I'm not sure what alarms me most - that there is still so little understanding amongst health professionals about gut allergies and their impact on the full length of the GI tract and elsewhere, or the stark truth that gut allergies in infants and children are occurring in epidemic proportions.

For us, we struggled for years with all of the above until we were referred to GOSH who FINALLY performed scopes below the stomach. Bingo. Serious bowel inflammation, duodenal ulcers and other damage. Everything above the stomach had looked near perfect, ph studies had been reasonably  acceptable... and skin prick tests negative for the most part. Dealing with an emergent disease like EGID, or symptoms which doctors have yet to put together and diagnose is a massively uphill slog, and unless you have the strength of Goliath, the stubbornness of Thatcher and the unwavering focus of Churchill you don't stand a chance.

But aside from all this the bigger question is being neglected - WHY are SO many children suffering severe gut allergies? Why does our youngest generation suffer food protein allergies on epidemic proportions? Because seriously, that's what we are looking at here. At the twins' school, six children have diagnoses of EGID now. SIX. And of those I have helped support on forums over the years, friends I have made, I know about 50 children with gut allergies impacting seriously on their lives. Our Consultant at GOSH asked my daughter and I to appear on TV for the 100th Anniversary of GOSH to spotlight the Gastro department and highlight the escalating number of children suffering from gut allergies. He used the word epidemic then, and it was no exaggeration.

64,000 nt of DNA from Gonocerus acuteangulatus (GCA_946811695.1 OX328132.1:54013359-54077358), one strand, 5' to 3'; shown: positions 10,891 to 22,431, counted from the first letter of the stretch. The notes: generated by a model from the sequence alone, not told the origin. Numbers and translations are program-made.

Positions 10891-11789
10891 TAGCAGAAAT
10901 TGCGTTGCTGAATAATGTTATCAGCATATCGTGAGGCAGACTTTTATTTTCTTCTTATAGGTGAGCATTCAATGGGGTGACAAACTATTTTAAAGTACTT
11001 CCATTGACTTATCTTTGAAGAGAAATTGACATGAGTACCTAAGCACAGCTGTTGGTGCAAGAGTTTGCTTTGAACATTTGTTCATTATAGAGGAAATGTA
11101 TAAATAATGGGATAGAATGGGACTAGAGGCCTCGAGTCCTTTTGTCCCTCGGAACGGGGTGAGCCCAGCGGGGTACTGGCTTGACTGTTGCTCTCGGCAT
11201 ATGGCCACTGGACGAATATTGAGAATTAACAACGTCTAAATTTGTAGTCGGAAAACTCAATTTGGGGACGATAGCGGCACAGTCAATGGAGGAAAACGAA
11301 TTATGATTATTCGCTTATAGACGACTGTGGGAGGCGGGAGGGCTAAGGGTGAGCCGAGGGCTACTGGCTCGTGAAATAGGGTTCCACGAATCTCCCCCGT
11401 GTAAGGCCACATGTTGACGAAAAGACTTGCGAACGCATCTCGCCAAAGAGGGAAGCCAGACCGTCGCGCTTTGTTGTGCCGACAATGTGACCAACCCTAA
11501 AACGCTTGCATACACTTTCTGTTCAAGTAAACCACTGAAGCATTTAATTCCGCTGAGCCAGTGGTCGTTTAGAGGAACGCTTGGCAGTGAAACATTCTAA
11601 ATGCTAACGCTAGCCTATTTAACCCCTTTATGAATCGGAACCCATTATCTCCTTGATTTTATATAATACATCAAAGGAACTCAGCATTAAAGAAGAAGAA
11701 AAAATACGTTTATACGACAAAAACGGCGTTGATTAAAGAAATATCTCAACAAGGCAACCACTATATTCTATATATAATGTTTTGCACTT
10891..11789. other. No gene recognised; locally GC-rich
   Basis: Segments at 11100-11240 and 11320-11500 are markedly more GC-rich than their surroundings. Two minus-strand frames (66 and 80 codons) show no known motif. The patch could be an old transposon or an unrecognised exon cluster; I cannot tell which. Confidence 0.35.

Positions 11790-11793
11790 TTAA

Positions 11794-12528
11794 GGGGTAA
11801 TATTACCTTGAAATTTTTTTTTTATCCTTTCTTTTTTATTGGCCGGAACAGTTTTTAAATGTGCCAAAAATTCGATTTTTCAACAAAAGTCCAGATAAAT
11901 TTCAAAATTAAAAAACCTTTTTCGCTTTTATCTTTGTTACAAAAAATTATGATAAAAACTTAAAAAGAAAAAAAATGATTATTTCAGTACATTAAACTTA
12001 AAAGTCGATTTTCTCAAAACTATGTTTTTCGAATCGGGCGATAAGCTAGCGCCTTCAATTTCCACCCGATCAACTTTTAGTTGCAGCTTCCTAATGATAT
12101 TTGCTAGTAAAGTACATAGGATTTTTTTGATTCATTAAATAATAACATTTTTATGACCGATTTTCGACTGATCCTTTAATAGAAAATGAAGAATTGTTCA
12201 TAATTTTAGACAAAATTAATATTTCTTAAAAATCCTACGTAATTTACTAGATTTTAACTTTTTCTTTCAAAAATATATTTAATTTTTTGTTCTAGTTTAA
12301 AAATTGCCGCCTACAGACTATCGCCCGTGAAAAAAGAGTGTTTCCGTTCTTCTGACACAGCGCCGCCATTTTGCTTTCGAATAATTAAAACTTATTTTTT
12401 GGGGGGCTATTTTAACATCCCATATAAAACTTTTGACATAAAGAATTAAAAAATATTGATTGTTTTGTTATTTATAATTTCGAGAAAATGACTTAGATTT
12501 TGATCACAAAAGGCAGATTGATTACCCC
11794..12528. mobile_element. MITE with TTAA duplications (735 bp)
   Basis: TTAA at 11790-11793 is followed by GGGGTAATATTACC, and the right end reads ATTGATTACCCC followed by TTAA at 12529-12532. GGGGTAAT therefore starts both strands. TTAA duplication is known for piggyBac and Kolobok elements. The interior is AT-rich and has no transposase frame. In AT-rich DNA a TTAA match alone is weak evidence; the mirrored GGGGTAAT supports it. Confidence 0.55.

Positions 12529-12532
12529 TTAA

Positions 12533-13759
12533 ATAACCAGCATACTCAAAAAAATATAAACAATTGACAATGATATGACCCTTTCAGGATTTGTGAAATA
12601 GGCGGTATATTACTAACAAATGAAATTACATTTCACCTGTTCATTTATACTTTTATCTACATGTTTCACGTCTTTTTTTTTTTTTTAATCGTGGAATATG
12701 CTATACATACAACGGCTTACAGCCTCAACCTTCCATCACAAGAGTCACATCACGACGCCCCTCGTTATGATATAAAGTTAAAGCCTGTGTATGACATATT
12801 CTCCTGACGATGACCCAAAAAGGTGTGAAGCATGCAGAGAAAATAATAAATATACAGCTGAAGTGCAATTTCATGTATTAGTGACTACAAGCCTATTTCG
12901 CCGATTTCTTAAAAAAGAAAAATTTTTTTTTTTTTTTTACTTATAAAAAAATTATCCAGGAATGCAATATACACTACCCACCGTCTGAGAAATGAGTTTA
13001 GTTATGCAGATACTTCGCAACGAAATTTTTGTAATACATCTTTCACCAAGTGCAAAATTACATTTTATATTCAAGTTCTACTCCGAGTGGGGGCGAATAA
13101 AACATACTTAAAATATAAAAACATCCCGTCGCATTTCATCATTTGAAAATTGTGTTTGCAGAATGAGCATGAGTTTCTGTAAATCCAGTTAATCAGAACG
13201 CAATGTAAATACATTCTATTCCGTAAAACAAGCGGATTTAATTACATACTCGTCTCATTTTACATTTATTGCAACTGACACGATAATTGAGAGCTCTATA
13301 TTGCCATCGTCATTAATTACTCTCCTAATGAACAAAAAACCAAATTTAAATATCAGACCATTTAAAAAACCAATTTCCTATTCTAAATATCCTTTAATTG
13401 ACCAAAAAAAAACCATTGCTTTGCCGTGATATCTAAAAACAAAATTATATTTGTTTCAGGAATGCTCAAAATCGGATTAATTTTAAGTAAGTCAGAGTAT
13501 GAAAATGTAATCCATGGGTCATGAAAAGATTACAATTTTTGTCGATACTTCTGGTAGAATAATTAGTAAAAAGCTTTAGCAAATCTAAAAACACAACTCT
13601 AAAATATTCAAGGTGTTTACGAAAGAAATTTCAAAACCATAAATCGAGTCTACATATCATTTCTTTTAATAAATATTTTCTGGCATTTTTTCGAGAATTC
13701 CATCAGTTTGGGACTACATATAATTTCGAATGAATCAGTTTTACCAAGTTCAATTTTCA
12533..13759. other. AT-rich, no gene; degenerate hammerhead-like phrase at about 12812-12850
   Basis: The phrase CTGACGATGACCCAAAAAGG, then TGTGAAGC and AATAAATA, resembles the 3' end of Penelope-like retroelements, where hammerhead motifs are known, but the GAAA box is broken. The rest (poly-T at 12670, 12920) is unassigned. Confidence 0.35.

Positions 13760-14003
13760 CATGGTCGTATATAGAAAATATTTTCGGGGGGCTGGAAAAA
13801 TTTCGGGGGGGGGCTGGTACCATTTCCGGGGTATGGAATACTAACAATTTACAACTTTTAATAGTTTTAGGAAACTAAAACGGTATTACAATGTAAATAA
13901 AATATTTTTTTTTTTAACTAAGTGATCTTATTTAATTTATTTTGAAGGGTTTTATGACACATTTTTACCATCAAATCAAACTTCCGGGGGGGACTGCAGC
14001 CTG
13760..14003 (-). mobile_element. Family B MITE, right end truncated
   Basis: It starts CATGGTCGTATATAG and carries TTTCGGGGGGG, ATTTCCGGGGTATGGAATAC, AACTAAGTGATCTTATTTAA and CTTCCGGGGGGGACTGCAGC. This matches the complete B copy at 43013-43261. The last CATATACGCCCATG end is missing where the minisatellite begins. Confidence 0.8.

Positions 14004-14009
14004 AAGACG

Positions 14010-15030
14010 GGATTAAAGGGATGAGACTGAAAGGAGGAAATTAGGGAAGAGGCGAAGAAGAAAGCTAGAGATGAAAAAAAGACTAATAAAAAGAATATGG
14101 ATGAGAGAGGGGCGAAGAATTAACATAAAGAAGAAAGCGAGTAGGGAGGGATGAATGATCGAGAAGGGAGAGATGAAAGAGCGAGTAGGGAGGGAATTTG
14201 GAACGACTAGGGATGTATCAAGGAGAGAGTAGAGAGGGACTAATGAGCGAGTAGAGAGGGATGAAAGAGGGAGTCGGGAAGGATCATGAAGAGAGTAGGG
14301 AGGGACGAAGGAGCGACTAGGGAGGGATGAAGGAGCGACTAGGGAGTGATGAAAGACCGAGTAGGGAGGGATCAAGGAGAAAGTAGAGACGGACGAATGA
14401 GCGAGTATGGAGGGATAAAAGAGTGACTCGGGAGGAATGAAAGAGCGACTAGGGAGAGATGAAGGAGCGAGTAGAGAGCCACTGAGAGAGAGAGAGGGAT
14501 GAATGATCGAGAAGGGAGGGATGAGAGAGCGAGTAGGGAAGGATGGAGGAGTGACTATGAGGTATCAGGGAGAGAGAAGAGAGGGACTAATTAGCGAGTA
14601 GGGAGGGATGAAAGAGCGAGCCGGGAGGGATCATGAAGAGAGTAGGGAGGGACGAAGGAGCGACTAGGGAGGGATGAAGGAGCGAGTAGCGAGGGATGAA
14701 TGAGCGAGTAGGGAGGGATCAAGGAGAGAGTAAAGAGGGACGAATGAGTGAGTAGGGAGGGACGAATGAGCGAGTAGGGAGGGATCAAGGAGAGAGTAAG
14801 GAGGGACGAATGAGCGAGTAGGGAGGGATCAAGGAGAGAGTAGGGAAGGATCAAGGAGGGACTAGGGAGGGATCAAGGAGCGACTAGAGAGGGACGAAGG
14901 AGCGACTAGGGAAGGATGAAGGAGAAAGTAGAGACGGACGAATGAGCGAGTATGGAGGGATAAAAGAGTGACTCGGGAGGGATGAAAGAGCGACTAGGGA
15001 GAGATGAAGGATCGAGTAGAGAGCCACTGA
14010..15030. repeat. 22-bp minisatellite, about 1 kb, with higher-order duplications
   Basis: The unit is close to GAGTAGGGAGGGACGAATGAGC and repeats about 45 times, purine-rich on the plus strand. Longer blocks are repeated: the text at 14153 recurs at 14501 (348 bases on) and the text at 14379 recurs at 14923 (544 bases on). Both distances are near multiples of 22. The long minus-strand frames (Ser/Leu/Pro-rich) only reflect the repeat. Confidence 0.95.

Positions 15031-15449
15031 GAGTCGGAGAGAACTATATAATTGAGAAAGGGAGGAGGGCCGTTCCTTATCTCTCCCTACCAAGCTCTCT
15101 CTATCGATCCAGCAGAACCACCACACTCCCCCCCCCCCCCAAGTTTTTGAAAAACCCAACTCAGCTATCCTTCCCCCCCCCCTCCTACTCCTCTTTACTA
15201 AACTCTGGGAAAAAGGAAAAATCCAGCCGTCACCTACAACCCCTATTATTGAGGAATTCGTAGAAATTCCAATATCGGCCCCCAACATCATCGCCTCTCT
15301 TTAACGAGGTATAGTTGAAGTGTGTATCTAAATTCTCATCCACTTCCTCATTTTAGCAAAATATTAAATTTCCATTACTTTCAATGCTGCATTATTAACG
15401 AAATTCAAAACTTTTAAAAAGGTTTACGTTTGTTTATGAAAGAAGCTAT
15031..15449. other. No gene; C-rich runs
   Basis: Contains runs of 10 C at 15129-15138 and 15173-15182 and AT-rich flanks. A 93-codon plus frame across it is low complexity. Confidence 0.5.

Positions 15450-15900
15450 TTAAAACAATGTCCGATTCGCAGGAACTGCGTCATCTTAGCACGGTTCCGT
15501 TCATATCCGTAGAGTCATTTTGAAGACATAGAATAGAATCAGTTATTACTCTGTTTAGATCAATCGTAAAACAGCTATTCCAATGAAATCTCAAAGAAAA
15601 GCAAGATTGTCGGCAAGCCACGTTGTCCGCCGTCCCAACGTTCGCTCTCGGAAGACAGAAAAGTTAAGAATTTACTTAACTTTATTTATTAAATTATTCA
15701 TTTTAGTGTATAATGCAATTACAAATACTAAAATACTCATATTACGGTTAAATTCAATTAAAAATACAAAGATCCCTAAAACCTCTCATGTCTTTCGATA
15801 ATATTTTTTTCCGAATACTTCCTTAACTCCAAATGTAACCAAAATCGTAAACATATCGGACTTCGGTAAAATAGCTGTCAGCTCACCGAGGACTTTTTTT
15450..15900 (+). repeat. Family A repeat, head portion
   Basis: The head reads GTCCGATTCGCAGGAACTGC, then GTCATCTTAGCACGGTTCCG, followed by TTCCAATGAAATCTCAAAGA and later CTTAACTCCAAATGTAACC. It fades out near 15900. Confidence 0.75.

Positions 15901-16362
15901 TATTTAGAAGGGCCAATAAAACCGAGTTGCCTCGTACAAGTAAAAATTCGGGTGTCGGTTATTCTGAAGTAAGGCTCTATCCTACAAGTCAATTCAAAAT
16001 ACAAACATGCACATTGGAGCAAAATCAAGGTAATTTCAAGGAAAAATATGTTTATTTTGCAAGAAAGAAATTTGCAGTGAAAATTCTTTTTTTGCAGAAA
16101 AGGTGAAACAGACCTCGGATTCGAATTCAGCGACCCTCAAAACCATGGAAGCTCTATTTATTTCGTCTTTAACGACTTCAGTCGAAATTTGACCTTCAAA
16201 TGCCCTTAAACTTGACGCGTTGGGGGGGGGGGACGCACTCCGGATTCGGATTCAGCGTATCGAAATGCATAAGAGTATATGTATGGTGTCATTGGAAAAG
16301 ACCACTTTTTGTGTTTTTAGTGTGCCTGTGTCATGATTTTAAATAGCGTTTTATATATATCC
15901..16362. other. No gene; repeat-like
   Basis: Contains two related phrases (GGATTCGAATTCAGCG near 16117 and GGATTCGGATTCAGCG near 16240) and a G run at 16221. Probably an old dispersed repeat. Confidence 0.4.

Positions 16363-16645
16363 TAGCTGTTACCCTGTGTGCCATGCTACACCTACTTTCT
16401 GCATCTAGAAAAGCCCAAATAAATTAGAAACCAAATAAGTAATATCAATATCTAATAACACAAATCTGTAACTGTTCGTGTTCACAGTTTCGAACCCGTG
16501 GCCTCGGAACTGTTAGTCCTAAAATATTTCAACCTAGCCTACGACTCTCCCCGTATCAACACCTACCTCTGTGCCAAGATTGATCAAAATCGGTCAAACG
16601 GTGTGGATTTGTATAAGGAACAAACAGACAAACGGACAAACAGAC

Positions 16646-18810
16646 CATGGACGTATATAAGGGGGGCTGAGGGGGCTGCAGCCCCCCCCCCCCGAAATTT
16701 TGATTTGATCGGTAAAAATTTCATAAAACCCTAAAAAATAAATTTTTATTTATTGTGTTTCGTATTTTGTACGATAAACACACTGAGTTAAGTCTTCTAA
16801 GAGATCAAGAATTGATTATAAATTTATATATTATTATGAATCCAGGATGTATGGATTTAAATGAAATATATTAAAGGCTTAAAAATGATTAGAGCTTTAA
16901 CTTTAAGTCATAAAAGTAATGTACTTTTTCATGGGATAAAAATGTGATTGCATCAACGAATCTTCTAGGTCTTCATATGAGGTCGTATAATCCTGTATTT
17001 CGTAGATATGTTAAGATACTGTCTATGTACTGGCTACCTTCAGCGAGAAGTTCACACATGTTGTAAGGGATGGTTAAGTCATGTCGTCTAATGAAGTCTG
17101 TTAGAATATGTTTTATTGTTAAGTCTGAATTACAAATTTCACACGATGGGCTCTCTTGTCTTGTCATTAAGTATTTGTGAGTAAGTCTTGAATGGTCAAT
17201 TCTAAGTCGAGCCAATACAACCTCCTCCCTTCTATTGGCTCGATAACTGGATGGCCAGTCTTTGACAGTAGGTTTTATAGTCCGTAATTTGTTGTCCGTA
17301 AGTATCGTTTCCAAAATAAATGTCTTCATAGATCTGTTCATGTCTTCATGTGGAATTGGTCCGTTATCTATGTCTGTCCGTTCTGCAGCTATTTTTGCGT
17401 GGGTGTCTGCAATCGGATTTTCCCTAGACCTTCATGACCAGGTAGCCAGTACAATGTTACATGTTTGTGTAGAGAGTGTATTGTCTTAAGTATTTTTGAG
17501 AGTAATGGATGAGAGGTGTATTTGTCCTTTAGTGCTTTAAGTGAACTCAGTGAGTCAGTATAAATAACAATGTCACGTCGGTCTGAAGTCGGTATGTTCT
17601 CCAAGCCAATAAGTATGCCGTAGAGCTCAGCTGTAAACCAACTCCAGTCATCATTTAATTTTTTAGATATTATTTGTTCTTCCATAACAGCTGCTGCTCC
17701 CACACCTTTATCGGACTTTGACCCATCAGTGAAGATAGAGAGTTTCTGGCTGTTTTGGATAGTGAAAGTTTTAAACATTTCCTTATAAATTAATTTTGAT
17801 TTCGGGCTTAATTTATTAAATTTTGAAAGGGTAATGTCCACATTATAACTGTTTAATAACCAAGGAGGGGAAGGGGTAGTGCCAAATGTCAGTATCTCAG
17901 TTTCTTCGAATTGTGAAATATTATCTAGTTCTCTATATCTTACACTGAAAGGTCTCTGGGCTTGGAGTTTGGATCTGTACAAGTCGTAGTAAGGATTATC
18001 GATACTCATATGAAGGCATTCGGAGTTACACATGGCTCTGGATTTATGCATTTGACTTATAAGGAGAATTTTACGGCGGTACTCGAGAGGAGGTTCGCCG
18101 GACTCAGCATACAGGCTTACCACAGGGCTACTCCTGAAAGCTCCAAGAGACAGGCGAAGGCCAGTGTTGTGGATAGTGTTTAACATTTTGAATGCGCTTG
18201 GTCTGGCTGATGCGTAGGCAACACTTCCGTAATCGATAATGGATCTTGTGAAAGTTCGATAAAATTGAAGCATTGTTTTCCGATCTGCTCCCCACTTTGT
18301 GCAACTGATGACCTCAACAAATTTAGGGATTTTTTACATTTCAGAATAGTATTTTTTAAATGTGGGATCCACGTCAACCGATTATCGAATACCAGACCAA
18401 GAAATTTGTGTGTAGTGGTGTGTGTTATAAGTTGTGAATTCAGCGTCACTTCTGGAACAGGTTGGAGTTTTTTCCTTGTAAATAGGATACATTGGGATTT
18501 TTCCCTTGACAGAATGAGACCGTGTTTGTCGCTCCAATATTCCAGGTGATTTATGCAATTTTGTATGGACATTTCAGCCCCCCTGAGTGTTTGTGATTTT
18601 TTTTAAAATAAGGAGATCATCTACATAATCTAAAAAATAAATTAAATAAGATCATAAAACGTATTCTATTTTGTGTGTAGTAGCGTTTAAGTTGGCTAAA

But it seems no one is doing the Maths, taking the data and analysing it. No one is sending out the information and any new results to local hospitals, explaining how gut allergies work, sharing new knowledge. Our NHS is functioning in crisis mode and only dealing with the here and no, the in-my-face-and-un-ignorable crisis/case I have to address. But at some point, SOMEONE or some group is going to HAVE to address this massive issue and start looking at why our children cannot eat. At why their digestive systems are no longer happy in the twenty first century first-world environment we are bringing them up in.


Until then, I will continue to post the same answers, day after day, and share the information I have learned over the years, the information GOSH share through their APG Study Days for Parents and Professionals because until *everyone* understands what a gut allergy IS (and it is NOT an intolerance!!)  there is no hope of a consistent, helpful approach for parents in the nightmare that is feeding and caring for a child whose gut cannot perform the basic functions it was intended to AS it was intended to. And I, for one, cannot live without hope. My children and all the other children I know suffering with gut allergies and related diseases deserve better. FAR better.


Monday, 9 September 2013

Fruit Bread

This is a variation of Orgran Easy Bake mix.

The Orgran mix is by far the easiest bread mix I have tried, not as versatile as the Juvela Harvest White (ie cannot make pastry, bake with it as free from flour) but you cannot beat it for ease when it comes to making a loaf. Rolls are harder to form because the mixture is thicker and stickier however, but for a basic loaf to slice and freeze it's fab!

So I decided to try adding some raisins, cinnamon, mixed spice and a couple of tablespoons of caster sugar to try and achieve a fruit bread. And a little cocoa powder to change the colour a little.

The results are amazing, great texture, easy to slice so it can be frozen, and should toast well too.

One word of warning though..... the sugar had another effect.... it really makes it expand more and I should have split the mixture between two loaf tins I think so leave plenty of room!!!



Orgran Easy Bake really IS that easy but there is even a YouTube video on how to do it!